Repeated strikes by health workers are making the workload “more challenging”, the chief executive of NHS England has admitted.
The NHS is preparing for its biggest-ever industrial action next month, with thousands of nurses across England going on strike on Wednesday and Thursday this week and around 1,000 ambulance workers in Wales also on strike on Thursday.
Thousands of surgeries and appointments are expected to have to be canceled over the next few months, but NHS England chief Amanda Pritchard expressed hope the industrial dispute could be resolved.
“With the strike action stretching out over long periods of time and these dates getting closer together, it will undoubtedly become more difficult,” she told BBC Radio 4’s Today programme.
“It’s clearly having an effect. I think that’s obvious.”
She added: “My feeling is that everyone is trying to find a solution.”
Health leaders have warned emergency services are facing “alarming stress” and that more hospital beds are “much needed”.
The delayed dismissal is one of several strains the NHS is facing this winter, along with bed shortages, a new wave of Covid-19 infections, the worst flu season in a decade and ongoing strikes.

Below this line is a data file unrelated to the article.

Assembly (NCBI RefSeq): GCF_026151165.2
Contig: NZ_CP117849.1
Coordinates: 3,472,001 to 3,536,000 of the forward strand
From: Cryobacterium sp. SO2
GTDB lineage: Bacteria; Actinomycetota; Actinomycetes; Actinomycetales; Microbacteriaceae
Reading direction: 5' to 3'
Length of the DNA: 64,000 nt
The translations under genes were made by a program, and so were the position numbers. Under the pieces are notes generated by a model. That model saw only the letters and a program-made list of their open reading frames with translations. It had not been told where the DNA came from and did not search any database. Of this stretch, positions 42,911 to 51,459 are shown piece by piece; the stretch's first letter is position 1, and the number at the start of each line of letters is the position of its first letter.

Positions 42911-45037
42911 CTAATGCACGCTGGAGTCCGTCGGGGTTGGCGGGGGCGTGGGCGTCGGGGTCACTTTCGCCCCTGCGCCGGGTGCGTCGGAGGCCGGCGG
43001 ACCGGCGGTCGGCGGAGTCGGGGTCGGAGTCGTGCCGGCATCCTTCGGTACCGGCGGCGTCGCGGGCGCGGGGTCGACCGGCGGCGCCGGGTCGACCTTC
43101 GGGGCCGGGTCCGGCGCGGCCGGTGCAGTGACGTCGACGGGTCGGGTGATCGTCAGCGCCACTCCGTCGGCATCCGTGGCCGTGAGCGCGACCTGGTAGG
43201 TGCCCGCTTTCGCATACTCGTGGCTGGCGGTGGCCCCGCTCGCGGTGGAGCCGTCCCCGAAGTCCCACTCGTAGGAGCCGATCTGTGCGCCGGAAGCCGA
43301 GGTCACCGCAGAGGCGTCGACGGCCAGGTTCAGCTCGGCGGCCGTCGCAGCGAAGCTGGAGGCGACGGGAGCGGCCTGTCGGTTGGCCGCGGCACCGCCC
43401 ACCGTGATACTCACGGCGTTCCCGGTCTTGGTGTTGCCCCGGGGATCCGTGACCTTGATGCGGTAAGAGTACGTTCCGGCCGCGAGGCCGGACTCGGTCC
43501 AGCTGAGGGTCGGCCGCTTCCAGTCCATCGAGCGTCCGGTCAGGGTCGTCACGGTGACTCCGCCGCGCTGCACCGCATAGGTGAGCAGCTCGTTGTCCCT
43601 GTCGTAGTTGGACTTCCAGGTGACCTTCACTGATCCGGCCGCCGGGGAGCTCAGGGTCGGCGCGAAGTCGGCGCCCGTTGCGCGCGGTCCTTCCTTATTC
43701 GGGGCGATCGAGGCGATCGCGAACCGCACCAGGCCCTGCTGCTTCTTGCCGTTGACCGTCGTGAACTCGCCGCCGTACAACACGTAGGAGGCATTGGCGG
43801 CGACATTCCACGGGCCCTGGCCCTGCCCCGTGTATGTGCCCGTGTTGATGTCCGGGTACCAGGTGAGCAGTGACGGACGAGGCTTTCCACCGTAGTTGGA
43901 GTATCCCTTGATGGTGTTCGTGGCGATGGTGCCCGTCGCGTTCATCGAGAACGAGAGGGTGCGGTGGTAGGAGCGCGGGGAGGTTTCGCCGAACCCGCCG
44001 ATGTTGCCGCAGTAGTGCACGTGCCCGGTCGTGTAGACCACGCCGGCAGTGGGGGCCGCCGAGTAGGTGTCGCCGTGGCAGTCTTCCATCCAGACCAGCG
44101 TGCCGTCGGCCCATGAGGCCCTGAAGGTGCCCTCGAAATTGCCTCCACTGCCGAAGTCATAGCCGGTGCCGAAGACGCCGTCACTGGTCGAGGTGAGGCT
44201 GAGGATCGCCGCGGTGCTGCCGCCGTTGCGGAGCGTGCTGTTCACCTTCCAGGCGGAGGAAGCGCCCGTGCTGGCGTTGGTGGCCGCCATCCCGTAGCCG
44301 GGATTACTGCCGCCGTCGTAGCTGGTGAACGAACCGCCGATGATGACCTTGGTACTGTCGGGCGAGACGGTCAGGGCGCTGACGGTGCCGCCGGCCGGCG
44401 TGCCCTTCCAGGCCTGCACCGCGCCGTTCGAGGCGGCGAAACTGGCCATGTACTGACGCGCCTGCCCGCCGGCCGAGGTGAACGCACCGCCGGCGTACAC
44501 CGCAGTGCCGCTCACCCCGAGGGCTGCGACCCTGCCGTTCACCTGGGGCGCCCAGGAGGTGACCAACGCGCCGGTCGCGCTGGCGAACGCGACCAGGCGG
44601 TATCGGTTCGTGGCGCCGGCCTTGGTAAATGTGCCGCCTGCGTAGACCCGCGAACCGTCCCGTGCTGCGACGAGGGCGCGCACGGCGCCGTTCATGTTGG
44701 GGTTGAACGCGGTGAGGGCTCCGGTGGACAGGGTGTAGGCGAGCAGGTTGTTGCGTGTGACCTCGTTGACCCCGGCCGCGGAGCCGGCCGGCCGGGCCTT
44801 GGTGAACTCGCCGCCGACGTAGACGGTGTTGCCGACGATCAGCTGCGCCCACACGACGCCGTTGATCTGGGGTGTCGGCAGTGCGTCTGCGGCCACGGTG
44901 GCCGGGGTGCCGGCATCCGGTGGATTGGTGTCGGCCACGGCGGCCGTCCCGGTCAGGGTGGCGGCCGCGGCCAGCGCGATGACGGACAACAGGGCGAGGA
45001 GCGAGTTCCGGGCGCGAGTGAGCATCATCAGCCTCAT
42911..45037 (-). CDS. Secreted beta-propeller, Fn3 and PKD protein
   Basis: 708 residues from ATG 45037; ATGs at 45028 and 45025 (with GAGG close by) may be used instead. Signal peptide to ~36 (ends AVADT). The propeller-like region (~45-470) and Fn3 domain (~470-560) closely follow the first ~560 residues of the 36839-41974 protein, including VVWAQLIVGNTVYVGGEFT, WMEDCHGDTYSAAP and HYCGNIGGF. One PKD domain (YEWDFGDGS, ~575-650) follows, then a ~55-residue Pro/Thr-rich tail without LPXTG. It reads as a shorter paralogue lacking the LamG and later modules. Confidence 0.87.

February 6 is likely to be the biggest strike action the NHS has ever seen after the Unite union announced fresh walkouts for ambulances.
Thousands of nurses from the Royal College of Nursing (RCN) were due to strike as early as February 6-7 and the GMB union announced earlier this week that their ambulance workers would join them on February 6.
On Friday morning, Unite said workers from five ambulance trusts in England and Wales would also join the February 6 strike.
Downing Street insisted the government was still ready to ease talks with unions but admitted the planned strike would cause further “disruption” for patients.
Speaking to broadcasters during a hospital visit earlier this week, Health Secretary Steve Barclay appeared to rule out a 10 per cent pay rise for nurses, insisting it was ‘unaffordable’.
“Well 10% isn’t affordable, it would be an extra £3.6billion a year and that would obviously take money away from patient services, essential services that we have to invest in given the backlog from the pandemic,” he said.
“Now within the government we are taking a holistic approach to government – of course I have discussions with the Treasury, as have other foreign ministers and these things not only have to be balanced with the needs of the teachers, the education minister or the training drivers with the transport minister, but also what is affordable for your viewers in terms of their own living pressures.
He insisted he was working “constructively” with unions but said he was “disappointed” with the strikes.